"The end is in the beginning
and lies far ahead..."
Goldberg Variations BWV 988 Johann Sebastian Bach (1685—1750)
arranged for string trio by Dmitry Sitkovetsky
Sheffield Chamber Players
Megumi Stohs Lewis, violin
Alexander Vavilov, viola
Leo Eguchi, cello
Variatio 3 Canone all'Unisono
Variatio 6 Canone alla Seconda
Variatio 7 Al tempo di Giga
Variatio 9 Canone alla Terza
Variatio 10 Fughetta
Variatio 12 Canone alla Quarta
Variatio 15 Canone alla Quinta
Variatio 16 Ouverture
Variatio 18 Canone alla Sesta
Variatio 21 Canone alla Settima
Variatio 22 Alla breve
Variatio 24 Canone all'Ottava
Variatio 25 Adagio
Variatio 27 Canone alla Nona
Variatio 30 Quodlibet
Bach's monumental Goldberg Variations is the stuff of legend, quite literally. The story goes that this profound work was composed for an insomniac Count, who is said to have requested a piece for his musician—Goldberg—to play to help him sleep, or cheer him if he couldn't. Bach's output of keyboard music was enormous, and this particular work seemed to have a special meaning to him, as it would to so many through the centuries. He went to great lengths to share it with the public even though very few of his other masterpieces (like The Well-Tempered Clavier) circulated much beyond the manuscript until after his death. In fact, his so-called Goldberg Variations are among very few works Bach published himself.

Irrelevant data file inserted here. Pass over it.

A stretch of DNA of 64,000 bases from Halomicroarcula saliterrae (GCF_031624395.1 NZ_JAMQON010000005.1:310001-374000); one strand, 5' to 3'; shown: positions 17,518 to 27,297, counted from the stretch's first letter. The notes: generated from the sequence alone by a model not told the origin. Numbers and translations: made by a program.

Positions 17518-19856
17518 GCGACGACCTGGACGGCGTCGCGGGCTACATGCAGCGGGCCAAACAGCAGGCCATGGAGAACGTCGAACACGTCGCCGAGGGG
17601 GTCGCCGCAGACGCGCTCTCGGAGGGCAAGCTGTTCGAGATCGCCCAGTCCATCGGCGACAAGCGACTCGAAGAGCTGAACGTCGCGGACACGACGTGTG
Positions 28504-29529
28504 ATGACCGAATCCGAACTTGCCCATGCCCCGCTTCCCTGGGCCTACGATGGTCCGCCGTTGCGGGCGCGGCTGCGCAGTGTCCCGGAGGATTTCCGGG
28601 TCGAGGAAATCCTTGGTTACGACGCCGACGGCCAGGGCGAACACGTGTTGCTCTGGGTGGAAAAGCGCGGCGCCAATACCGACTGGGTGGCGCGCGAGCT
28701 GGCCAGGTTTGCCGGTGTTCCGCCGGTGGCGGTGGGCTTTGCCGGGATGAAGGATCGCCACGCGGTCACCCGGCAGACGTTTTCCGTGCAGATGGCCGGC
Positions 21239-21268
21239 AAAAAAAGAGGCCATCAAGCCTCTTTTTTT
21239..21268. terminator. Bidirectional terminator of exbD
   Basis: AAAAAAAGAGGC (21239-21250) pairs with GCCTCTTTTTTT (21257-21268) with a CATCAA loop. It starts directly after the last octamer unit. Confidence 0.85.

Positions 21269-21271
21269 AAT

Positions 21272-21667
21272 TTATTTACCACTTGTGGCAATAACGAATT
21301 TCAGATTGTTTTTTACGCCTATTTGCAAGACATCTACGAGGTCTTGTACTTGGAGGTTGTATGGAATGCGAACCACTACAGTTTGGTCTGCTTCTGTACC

While Bach wrote very few sets of variations in his enormous output, he thought this form might best fit the bill (and complete his massive contribution to the keyboard repertoire), and it’s hard to argue with his wisdom. As his son Carl Phillip Emmanuel Bach wrote in an obituary for his father, “he need only have heard any theme to be aware—it seemed in the same instant—of almost every intricacy that artistry could produce in the treatment of it.” The theme and variation genre seemed to invite Bach to explore this "intricacy of artistry." The structure of the form itself, as well as the additional layers of complexity he imposed on the work, perhaps freed him to explore the many different paths he could dream up.
While the veracity of the origin story of the Goldberg Variations is heavily disputed, whatever prompted Bach to write these variations resulted in one of the most transcendent and intricate works in all of Western Music. Originally written for a double manual harpsichord, it is also believed to be the largest keyboard work published during the 18th century (though the performance in this case will be a brilliant arrangement for string trio by the renowned violinist Dimitri Sitkovetsky).
Bach bases 30 variations on the descending bass line of a breathtaking, seemingly simple 32 bar Aria. The work displays a dazzling mastery of form, symmetry, and counterpoint, but it is the emotional impact of the work that draws me to it again and again. Over the span of about an hour, Bach takes us on an exploration of the depths of the human condition. As though tracing a lifetime, he captures exuberance, joy, sorrow, solitude, grace, humor, even a little mischief near the end, and then almost before you know it, you are returned to the Aria, identical to the first notes you heard, but transformed by this extraordinary journey.
“But that's getting too far ahead of the story, almost to the end, although the end is in the beginning and lies far ahead.”
– Ralph Ellison, Invisible Man
- Sasha Callahan
January - March 2020
Friday, January 31 at 7pm in Newton
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